Are beauty practices liberating or oppressive?
Still branded as a typically feminine activity, the beauty industry is heavily branded towards women, whilst often rejected by (cis) heterosexual men. Indeed, some feminists consider modern beauty standards as nothing but another projection of patriarchal, heteronormative values, trapping women into an ever-unreachable and suffocating feminine ideal. Though not all feminists agree, with ‘liberal feminists’ and ‘choice feminists’ believing that it can be liberating for women to engage in beauty practices; that it is ultimately their choice to do so and we must remove the misogynistic associations with wearing makeup. Both arguments have valid points, and if you’re like me, you are somewhere slap bang in the middle of the debate. Makeup and beauty practices are a form of identity expression – of free will. Yet at the same time, we cannot deny that its expression is without doubt influenced by the male gaze. Let’s untangle the debate together.
Liberal feminists argue that engaging in beauty practices is a choice. This idea is associated with choice feminism, which argues that the individual decisions women make are inherently feminist because they are made by women themselves and not men. In wearing makeup, for example, women may decide to wear an orange eyeshadow simply because they would like an orange colour on their eye. Or a woman may contour her nose as she prefers it to look slim. Whether a woman chooses to wear just one product or wear a full face of makeup, the act of doing so is an act of free will and therefore empowering. The same idea follows when having plastic surgery, where women can decide if they wish to have lip fillers because it is their decision to do so. For these feminists, women may not feel as though they are necessarily catering to the male gaze, but instead are associating their decision with power and self-agency.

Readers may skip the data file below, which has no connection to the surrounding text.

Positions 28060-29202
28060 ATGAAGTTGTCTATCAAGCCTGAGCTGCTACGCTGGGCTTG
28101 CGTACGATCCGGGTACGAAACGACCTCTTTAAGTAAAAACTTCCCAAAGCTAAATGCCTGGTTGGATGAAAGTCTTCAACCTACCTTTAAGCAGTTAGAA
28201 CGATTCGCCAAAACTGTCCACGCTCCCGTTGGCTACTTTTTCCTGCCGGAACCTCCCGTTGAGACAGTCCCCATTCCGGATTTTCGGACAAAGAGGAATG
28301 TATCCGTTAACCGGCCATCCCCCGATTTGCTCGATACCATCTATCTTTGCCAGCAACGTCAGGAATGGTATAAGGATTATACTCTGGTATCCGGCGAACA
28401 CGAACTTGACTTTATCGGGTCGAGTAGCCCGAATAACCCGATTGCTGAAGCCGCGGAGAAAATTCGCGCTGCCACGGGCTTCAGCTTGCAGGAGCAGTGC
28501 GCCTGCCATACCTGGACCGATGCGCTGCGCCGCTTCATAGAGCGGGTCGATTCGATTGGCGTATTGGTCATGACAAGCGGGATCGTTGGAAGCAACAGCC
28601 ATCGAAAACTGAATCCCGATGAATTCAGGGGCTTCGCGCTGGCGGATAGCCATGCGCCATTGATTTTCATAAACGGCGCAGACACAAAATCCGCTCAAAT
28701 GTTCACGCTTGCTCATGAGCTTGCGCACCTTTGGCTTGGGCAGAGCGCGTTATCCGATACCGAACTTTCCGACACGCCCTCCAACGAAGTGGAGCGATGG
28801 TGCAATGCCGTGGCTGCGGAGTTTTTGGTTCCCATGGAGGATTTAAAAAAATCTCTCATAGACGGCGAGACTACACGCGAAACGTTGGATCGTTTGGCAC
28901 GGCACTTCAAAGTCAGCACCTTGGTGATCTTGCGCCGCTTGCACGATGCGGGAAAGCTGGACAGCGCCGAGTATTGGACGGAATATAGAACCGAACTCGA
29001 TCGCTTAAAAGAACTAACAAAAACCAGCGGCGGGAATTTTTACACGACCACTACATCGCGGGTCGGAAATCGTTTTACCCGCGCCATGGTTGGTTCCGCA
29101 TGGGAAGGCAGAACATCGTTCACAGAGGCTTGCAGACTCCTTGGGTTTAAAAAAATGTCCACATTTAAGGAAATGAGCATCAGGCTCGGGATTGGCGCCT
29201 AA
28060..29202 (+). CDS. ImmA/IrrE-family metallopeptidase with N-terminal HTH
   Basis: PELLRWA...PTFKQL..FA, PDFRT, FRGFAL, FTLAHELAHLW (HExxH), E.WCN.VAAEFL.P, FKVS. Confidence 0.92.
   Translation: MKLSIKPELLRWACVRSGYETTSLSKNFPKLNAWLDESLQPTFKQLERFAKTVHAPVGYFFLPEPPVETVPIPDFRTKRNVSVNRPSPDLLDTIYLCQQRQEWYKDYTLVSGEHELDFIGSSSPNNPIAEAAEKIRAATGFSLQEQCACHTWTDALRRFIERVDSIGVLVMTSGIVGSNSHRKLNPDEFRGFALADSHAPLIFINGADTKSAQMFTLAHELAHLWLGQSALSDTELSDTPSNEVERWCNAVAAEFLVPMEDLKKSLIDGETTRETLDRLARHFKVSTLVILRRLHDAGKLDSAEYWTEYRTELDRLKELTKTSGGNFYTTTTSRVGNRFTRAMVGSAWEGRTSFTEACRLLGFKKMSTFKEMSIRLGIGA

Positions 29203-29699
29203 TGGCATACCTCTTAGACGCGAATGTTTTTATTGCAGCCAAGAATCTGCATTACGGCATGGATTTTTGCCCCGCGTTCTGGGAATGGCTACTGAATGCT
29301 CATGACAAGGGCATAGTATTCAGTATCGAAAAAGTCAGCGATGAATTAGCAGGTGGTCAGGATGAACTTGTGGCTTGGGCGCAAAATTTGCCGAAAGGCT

Another argument is that makeup can be worn by all genders and not just cisgender women. It is true that men and non-binary people too engage in wearing makeup and have plastic surgery (not including gender-affirming surgery). At the same time, it is not only heterosexual women who wear makeup, with much of the LGBTQ+ community doing so too. As such, beauty products aren’t always used for the approval or perception of other men.
So yes, women wear makeup as a tool for creative freedom. Makeup does not necessarily need to be worn for ‘attractive’ purposes, and people like to have fun with wearing it. Hey, they’re called makeup artists for a reason – makeup is a form of art to many people. There are multiple reasons for wearing makeup, and it may not be for beauty standards at all.
But we cannot ignore that patriarchal and capitalist values infiltrate the beauty industry to oppress women. Marxist feminists have pointed out how women are exploited economically by the high-profiting beauty world, whilst intersectional feminists highlight the ways in which certain demographics are excluded or disproportionately affected by the industry.